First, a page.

Tuesday, December 30, 2008


2009. What lies ahead? A large hotel and a contemporary art museum in the center of a national park and a national historic landmark? The path open for more wealthy donors to build their personal dreams in a park that belongs to all of the people? The present proposals and the revisions we are told to expect in January will continue to endanger the Presidio's status as a national park. If it to continue as a national park, it must be managed to the standards of a national park. Every action that the Presidio Trust Board takes that impairs the historic resources of the Presidio is one step closer to the Presidio's losing its status as a national park and national historic landmark. There are people in San Francisco and in Washington who would be delighted to see that happen. Some don't want the Presidio to be governed by national park rules, but to be a gorgeous vacant lot upon which they can build their fantasy of the moment. Others probably think that they could profit from such a development. Still others think that they can manage the park functions of a national park better than the men and women of a Park Service that has nearly 100 years of experience and proud tradition as custodian of America's national parks.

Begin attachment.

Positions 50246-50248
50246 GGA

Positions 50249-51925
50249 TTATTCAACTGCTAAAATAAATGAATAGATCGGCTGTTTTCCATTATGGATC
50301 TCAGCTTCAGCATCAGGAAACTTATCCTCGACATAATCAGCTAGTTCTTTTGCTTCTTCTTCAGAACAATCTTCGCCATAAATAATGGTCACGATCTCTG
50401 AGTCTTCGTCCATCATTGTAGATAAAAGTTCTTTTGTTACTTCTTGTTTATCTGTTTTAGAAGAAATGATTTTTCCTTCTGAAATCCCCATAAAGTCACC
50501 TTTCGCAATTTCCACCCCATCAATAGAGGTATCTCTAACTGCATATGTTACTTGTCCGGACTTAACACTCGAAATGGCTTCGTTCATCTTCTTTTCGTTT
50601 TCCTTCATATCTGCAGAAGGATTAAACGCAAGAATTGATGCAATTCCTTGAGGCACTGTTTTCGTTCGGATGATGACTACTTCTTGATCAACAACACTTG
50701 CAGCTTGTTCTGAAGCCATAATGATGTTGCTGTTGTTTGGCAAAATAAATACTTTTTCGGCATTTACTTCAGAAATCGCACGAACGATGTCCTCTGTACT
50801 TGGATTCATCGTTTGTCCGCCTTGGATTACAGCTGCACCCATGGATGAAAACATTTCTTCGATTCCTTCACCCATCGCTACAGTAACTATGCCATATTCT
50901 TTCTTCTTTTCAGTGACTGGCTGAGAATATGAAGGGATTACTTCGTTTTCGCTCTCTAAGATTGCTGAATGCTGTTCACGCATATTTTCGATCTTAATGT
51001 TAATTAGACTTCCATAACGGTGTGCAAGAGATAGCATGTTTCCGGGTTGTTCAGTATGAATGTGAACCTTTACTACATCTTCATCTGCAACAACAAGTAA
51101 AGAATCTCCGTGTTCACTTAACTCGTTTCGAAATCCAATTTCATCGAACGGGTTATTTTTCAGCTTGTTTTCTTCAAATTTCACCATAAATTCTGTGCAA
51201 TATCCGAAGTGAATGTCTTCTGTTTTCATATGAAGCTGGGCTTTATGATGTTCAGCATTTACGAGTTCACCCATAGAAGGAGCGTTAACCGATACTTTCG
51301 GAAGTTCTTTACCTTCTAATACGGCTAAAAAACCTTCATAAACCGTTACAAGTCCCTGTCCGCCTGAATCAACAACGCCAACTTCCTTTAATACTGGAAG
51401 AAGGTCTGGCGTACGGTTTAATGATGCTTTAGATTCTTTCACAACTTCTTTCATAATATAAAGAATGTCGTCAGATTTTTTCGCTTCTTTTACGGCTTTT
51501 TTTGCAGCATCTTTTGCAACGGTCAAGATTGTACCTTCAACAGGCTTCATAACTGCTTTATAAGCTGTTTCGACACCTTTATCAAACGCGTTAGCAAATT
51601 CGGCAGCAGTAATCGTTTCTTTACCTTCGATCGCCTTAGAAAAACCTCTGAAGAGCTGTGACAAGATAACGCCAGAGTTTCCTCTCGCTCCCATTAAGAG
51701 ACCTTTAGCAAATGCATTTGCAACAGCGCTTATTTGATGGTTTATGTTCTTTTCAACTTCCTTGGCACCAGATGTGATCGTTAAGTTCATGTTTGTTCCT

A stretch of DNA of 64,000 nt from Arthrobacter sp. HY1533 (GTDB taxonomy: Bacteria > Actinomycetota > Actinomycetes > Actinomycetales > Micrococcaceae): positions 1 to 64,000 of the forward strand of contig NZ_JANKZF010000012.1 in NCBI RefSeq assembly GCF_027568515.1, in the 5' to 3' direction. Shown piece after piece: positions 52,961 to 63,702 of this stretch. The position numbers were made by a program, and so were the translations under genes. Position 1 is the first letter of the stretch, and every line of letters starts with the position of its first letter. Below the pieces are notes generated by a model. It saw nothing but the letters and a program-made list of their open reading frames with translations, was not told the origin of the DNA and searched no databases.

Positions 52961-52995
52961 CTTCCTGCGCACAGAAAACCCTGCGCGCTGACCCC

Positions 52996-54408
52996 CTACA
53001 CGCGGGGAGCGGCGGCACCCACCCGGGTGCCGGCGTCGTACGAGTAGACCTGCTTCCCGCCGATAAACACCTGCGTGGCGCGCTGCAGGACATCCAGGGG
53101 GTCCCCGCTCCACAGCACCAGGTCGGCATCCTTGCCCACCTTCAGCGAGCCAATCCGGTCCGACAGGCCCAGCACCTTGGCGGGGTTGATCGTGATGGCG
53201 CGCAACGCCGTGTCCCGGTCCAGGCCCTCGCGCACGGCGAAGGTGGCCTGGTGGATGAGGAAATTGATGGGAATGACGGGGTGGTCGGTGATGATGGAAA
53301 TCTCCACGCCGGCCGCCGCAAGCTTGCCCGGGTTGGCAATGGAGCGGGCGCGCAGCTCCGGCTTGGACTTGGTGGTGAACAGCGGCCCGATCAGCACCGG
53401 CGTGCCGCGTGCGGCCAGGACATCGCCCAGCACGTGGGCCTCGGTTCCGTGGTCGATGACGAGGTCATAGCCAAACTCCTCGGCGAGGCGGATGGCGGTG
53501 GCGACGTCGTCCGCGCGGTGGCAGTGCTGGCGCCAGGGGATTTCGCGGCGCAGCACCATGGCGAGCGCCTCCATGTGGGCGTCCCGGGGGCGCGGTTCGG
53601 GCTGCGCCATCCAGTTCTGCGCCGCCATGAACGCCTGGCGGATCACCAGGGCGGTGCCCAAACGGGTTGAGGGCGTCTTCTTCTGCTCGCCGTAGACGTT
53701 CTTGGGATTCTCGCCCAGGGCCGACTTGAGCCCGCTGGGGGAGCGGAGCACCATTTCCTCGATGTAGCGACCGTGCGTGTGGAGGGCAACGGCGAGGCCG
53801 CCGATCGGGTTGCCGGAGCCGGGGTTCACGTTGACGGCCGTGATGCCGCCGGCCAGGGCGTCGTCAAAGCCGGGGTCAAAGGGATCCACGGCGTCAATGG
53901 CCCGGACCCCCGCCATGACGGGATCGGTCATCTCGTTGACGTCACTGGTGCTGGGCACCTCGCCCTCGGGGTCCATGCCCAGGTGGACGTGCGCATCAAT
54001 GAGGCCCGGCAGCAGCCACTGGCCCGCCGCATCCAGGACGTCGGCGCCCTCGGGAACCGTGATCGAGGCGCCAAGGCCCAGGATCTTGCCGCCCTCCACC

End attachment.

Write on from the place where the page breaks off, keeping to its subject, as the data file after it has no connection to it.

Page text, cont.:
All the public - even those who admire Mr. Fisher's art collection- cannot find a single reason why the Fisher Museum has to be in a national park rather than in the thriving, arts-loving city nearby. That is because a contemporary art museum is alien to the values of the Presidio. It expresses the values of a modern city. It makes the Presidio someplace that is fundamentally different than when it was designated a national historic landmark.

So, how can we continue to keep the pressure on to save the Presidio? Write now to Congresswoman Pelosi to express your outrage that this struggle is still going on. Ask on what authority the Presidio would be a part of the only national park in the nation with a newly built contemporary art museum, when no other national park would have such an alien activity forced upon it. Ask her why the Presidio believes that it is not required to follow the laws concerning the protection of national park resources that guide all other other national parks. Does she support that position? Was the intent of Congress in the Presidio Trust Act for the Presidio to be in the parks system, but not follow the rules that define what a national park is? Is or is not the Presidio a national park? Send a copy of your letter to .

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